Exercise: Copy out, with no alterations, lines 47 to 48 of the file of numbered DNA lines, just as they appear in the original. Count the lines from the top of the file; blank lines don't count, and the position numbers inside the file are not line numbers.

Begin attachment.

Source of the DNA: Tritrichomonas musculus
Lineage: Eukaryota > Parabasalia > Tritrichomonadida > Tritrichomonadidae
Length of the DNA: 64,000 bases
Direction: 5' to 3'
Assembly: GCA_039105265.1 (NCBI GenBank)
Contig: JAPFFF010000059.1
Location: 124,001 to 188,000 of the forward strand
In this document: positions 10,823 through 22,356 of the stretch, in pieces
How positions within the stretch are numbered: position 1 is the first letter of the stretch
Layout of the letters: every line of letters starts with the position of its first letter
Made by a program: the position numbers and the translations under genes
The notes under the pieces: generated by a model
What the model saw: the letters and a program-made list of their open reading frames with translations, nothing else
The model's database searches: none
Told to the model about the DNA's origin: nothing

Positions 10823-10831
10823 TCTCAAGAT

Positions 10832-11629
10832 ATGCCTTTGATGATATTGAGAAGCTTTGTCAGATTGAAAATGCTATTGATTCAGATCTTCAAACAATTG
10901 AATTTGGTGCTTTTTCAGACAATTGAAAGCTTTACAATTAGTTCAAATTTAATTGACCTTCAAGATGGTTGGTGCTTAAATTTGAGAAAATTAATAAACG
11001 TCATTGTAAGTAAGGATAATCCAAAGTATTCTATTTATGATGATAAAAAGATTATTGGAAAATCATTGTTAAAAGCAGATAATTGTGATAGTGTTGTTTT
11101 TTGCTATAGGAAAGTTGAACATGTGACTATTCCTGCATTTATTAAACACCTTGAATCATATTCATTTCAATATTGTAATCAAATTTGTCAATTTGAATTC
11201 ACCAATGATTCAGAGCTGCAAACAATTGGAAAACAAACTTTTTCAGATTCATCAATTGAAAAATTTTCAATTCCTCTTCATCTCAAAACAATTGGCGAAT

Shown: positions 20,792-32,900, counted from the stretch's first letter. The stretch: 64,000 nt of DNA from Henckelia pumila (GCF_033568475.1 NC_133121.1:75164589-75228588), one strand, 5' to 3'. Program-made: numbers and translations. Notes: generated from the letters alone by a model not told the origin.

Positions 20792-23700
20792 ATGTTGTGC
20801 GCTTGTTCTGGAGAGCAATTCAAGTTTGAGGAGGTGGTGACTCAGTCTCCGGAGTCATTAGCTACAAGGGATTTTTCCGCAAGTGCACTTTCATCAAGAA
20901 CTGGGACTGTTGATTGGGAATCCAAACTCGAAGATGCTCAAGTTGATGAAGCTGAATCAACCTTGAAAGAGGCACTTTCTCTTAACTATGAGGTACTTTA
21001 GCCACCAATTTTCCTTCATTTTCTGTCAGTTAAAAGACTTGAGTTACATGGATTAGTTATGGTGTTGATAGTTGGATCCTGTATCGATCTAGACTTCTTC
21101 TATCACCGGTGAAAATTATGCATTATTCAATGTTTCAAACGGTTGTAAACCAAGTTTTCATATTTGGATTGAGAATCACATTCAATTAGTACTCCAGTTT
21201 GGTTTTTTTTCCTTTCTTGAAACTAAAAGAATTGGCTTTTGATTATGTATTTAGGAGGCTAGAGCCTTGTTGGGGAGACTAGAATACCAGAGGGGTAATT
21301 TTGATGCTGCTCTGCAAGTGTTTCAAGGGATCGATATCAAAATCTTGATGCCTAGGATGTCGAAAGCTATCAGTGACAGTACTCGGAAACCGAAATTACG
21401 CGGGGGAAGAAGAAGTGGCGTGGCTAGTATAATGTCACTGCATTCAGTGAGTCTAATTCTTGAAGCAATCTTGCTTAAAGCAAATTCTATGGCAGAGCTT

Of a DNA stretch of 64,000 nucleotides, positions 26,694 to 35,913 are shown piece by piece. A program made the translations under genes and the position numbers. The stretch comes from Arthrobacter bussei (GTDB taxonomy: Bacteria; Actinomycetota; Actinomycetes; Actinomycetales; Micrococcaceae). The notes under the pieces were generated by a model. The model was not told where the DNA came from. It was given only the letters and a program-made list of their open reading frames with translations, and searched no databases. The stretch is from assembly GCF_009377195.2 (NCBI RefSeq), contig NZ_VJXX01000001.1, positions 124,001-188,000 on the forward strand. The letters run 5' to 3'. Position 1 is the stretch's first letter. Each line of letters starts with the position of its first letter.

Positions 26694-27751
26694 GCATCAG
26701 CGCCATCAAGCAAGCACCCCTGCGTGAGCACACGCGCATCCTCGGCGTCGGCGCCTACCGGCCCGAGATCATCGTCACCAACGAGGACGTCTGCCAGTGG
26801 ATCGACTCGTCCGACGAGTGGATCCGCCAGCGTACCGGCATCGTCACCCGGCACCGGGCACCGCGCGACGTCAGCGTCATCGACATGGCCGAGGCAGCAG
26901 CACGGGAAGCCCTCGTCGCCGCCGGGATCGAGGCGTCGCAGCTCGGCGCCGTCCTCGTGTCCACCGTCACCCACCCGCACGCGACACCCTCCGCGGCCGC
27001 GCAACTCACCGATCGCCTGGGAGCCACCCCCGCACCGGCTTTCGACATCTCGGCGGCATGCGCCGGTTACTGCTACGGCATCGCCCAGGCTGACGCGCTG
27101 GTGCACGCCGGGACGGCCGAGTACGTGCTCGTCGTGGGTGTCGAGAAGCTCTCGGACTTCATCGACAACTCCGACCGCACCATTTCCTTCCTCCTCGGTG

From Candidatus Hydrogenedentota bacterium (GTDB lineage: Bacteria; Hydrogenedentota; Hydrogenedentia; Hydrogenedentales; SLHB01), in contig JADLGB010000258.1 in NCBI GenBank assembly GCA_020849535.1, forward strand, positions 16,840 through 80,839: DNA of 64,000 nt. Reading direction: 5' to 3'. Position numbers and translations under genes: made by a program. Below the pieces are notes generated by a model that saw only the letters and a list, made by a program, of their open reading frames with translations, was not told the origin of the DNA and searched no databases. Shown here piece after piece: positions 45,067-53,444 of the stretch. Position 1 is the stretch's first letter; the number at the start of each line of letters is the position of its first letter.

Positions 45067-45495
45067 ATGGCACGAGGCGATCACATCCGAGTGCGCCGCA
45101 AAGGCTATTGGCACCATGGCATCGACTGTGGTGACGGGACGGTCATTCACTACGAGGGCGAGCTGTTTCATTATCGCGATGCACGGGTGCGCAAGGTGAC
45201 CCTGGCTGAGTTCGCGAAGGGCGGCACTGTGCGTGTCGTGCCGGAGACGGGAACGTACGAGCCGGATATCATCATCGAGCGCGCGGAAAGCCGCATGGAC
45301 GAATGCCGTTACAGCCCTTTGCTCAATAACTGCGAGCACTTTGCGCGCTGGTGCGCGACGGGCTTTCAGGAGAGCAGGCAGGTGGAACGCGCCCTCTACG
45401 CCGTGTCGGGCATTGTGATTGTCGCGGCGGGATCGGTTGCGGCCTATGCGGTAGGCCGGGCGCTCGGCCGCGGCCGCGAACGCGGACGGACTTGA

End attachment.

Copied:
45301 GAATGCCGTTACAGCCCTTTGCTCAATAACTGCGAGCACTTTGCGCGCTGGTGCGCGACGGGCTTTCAGGAGAGCAGGCAGGTGGAACGCGCCCTCTACG
45401 CCGTGTCGGGCATTGTGATTGTCGCGGCGGGATCGGTTGCGGCCTATGCGGTAGGCCGGGCGCTCGGCCGCGGCCGCGAACGCGGACGGACTTGA